English translation of Muhsin Al-Ramli’s novel exposes the horrors of war

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By Ben East

It begins with a beheading. Then another, and another, until nine severed heads are found in a sleepy Iraqi village. It’s a shockingly vivid introduction to the ­violent, ­chaotic world of Muhsin Al-Ramli’s The President’s ­Garden.

Asking where the Iraqi novelist got his inspiration seems an innocent enough question. Nothing prepares you for the answer.

“On the third day of Ramadan in 2006, I received news of the slaughter of nine of my relatives who were fasting,” Al-Ramli says. “My village found their heads in banana crates, along with their ID cards, on the side of the main road near my ­family’s house.

“That news shocked and terrified me. I wept. I had childhood memories of playing with the owners of these heads.”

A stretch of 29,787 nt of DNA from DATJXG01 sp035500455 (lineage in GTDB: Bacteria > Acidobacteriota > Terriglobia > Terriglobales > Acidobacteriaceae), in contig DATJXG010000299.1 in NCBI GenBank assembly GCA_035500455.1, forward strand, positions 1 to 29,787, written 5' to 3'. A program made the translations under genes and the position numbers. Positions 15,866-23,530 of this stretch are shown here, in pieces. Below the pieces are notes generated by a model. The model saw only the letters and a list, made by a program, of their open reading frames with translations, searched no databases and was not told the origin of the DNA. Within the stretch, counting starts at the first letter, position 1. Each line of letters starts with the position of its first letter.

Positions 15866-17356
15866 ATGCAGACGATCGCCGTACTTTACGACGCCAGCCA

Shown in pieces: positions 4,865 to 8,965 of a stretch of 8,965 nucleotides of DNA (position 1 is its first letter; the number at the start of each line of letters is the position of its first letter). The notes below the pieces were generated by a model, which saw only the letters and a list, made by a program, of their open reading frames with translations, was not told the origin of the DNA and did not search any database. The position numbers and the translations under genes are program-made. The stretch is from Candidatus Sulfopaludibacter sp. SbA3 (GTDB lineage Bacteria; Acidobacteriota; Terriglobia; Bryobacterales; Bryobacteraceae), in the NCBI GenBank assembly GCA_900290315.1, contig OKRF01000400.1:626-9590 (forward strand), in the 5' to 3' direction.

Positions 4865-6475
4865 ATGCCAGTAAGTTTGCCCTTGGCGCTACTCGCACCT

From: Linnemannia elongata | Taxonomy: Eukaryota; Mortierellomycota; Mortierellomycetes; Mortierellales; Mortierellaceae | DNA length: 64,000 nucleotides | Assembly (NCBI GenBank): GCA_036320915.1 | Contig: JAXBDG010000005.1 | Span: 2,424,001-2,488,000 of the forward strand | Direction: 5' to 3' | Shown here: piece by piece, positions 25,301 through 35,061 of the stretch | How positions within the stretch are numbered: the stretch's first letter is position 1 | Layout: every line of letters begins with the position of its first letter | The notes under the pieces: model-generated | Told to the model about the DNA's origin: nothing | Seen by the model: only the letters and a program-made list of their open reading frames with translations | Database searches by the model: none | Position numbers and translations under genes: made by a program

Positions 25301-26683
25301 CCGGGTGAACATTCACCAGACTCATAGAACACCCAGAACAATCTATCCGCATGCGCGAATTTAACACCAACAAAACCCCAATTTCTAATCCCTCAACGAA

Understandably, Al-Ramli had no idea what to do, other than to take refuge in something he knew: writing. Six years later, The President’s Gardens was published in Arabic, framing the stories of friends Abdullah, Tariq and Ibrahim around both their personal tragedy and the tragedy of Iraq in the years ­between the war with Iran and the aftermath of the American invasion.

It was longlisted for the 2013 International Prize for ­Arabic Fiction, and this week an ­English translation, by Luke Leafgren, is finally published. It is a stunning achievement. Read more

Source: The National

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